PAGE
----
When asked to describe what their perceptions had been of their risk of contracting HIV during the year before receiving their AHI diagnosis, 78% of participants reported that they had perceived their risk to have been “unlikely” or “very unlikely”. Six percent had believed, during that year before infection, that their risk of HIV infection was “likely”. A majority of the participants (53% of the total; 83% of women, 57% of MSM, 17% of heterosexual men) thought that they acquired their HIV infection from a steady partner, (defined as someone they had known for more than two months, who they had an emotional bond with, and with whom they had regular sex, such as a boyfriend, spouse, significant other or life partner). More than half (n=17) of the sample reported that before they were diagnosed with HIV, they had thought the chances their steady partner could have been infected with an STI (Sexually Transmitted Infection) or HIV was “unlikely” or “very unlikely”. In contrast, when asked about their thoughts regarding their casual partners before diagnosis, only 30% (n=7) felt their casual partners were “unlikely” or “very unlikely” to have an STI or HIV among individuals (n=23) reporting causal partners.
Lifetime History of Sexually Transmitted Infections
One quarter of the study participants (n = 8) reported a history of Neisseria gonorrhoeae during their lifetime. In the past, five participants (16%) had been diagnosed with Chlamydia trachomatis, five (16%) with hepatitis B, and four (13%) with syphilis.
Lifetime History of HIV Testing () and Reasons for Testing
Overall, more than one third of the study participants (38%) had tested 5 or more times for HIV infection (see ). Only four people (12%) reported that their positive AHI test was their first HIV test. About half (54%) of the gay-identified men reported testing for HIV at least every 6 months, compared to 43% of the bisexual men, 33% of heterosexual men and 17% of women.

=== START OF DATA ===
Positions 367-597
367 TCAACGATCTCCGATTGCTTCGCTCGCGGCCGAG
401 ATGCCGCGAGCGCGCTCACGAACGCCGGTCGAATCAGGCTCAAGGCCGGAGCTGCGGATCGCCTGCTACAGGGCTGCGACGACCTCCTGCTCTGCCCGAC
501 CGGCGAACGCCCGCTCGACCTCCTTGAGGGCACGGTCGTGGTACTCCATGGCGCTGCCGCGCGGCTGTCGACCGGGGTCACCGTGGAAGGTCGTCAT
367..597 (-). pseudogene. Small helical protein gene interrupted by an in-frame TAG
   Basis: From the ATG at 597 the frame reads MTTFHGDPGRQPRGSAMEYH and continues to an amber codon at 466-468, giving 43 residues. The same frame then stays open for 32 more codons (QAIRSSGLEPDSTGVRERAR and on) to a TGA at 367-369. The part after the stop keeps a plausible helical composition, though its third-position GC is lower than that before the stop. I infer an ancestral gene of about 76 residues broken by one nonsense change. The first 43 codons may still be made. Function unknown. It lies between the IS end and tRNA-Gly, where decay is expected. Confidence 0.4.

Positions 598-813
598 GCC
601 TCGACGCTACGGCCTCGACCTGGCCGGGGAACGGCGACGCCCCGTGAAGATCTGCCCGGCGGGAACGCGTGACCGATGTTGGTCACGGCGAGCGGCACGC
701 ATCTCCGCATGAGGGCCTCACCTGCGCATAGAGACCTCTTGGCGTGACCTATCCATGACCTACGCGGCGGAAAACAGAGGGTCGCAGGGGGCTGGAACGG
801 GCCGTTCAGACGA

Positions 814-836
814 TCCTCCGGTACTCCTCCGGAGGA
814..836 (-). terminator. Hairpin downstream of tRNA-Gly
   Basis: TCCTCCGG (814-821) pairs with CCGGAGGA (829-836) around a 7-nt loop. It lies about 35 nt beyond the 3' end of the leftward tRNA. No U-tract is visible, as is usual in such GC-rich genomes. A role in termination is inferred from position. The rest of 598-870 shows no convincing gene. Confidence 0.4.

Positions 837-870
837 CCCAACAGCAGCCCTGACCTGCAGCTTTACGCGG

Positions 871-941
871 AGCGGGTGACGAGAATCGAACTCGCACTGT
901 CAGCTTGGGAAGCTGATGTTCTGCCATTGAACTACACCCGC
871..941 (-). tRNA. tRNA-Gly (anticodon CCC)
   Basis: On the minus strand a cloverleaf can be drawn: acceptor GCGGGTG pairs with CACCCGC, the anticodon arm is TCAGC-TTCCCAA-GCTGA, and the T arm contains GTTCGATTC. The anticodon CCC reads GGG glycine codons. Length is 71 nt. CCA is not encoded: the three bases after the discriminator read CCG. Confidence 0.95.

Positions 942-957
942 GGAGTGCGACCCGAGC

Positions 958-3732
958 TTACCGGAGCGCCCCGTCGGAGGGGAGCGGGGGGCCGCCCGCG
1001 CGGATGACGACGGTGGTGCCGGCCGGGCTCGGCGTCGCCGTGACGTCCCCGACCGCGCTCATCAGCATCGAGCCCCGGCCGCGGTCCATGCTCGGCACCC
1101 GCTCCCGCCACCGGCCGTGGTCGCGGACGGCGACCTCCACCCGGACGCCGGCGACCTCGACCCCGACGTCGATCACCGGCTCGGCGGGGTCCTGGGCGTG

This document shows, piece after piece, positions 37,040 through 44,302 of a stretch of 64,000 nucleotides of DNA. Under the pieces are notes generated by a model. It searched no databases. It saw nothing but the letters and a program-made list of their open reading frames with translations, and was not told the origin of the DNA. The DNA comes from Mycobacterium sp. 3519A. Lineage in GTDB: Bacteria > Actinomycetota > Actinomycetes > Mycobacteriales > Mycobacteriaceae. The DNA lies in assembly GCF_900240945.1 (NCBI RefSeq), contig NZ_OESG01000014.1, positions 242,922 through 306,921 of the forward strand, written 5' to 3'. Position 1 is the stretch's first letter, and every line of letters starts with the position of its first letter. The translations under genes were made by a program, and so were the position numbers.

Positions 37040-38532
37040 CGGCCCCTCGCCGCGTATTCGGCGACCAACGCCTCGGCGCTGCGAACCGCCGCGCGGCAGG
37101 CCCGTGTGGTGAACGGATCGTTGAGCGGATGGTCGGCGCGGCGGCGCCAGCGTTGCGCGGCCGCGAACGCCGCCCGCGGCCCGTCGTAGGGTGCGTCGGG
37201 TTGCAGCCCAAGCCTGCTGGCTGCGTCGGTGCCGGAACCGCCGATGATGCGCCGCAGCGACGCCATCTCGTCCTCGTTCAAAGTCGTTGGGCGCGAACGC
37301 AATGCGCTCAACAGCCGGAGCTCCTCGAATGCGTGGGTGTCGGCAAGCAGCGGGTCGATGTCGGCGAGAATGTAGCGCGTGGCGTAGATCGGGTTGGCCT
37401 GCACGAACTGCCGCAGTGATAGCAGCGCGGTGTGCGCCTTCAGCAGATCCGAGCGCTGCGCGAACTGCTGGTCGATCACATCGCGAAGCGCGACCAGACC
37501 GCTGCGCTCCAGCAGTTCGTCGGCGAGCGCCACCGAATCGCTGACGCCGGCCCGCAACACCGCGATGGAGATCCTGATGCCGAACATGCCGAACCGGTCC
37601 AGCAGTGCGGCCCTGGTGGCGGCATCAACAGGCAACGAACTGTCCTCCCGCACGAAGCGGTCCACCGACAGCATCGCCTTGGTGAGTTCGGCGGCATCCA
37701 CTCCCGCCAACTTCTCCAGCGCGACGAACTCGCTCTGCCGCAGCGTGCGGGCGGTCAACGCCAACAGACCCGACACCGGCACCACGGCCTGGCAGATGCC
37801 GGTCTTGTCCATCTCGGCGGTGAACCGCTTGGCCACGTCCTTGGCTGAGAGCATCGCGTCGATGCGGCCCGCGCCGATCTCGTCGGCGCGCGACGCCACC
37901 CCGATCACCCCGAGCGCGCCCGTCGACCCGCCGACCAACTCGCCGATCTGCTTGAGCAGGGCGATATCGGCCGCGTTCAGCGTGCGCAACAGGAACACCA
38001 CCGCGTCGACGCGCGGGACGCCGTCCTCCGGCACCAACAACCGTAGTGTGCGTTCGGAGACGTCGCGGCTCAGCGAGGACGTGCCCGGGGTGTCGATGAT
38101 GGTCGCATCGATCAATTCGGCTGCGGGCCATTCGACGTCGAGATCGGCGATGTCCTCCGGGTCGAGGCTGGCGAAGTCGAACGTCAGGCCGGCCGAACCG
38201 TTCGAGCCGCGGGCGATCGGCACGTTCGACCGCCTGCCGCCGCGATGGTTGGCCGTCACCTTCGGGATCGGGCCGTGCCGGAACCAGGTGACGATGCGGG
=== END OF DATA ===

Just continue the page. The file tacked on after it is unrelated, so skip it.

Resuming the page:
Reported Reasons for Voluntarily Seeking an HIV Test of People with Acute HIV Infection in NC Diagnosed Between 1/1/03–2/28/05a
Most individuals (78%) reported multiple reasons for seeking testing at the time of their positive AHI diagnosis (see ), with the majority reporting being tested because they “had unprotected anal sex with a man” (56%), and/or because they “wanted the reassurance that they were HIV negative” (56%). Ten people (31%) had an HIV test because they felt sick at that time. Only six participants (19%) reported ever hearing at all about AHI before their diagnosis.
Number and Pattern of Lifetime HIV Testing by Demographic Characteristics of People with Acute HIV Infection in NC Diagnosed Between 1/1/03–2/28/05
Acute Retroviral Syndrome and Medical Evaluation
Three quarters of participants (n = 24) reported feeling ill some time during the three months before their positive test for AHI. Twenty had sought medical attention for their illness. The reasons that four people did not seek medical attention despite having ARS symptoms included: the cost of medical care or lack of insurance (n=3); the symptoms were not severe enough to warrant seeking medical care (n=3); and/or the symptoms resolved on their own (n=2).
Of the 24 individuals who experienced ARS symptoms, the most commonly reported symptoms were fever (80%), loss of appetite/weight loss (76%), gastrointestinal upset (68%), sore throat (64%). and skin rashes (31%).
Of the 20 people who sought medical care for ARS-like symptoms in the three months prior to their AHI diagnosis, 12 people (60%) sought care in an emergency department or urgent care, six people sought care from a primary care provider, one in a student health clinic and one at an infectious disease clinic.
Ten of those who sought medical care were diagnosed with a viral syndrome (such as an upper respiratory infection, hepatitis, influenza, and gastroenteritis). Five were diagnosed with bacterial infections (such as streptococcal pharyngitis, Rocky Mountain Spotted Fever, and pneumonia), one person was told that he was experiencing a stress reaction and another was evaluated for a myocardial infarction. Three individuals were accurately diagnosed with AHI at their initial sick visit. Seven individuals were prescribed unnecessary antibiotics. Of the 17 misdiagnosed individuals, none were tested for HIV at their initial visit, nine sought later testing at either an HIV counseling and testing site or an STD (Sexually Transmitted Disease) clinic, seven were tested during subsequent medical evaluation at either a hospital, specialty clinic or their primary provider, and one was tested by State Partner Counseling and Referral Officers due to being named as a contact of a HIV positive partner.